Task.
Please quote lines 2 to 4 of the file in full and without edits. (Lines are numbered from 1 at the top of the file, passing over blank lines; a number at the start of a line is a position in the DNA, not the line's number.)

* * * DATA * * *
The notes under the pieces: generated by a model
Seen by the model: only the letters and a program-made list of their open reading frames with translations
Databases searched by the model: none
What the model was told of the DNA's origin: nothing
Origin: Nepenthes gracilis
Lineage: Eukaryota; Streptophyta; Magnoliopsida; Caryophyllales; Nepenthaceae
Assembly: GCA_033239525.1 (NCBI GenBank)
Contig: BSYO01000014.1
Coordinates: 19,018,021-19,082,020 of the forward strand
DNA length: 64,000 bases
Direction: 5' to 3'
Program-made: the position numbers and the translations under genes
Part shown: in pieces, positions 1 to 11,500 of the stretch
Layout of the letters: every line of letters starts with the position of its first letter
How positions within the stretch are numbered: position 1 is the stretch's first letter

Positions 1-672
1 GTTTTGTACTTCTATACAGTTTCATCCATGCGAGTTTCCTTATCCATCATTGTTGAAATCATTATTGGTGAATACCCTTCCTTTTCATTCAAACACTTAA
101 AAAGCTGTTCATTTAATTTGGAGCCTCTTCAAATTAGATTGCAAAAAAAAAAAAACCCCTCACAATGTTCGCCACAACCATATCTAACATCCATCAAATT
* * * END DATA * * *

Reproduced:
Seen by the model: only the letters and a program-made list of their open reading frames with translations
Databases searched by the model: none
What the model was told of the DNA's origin: nothing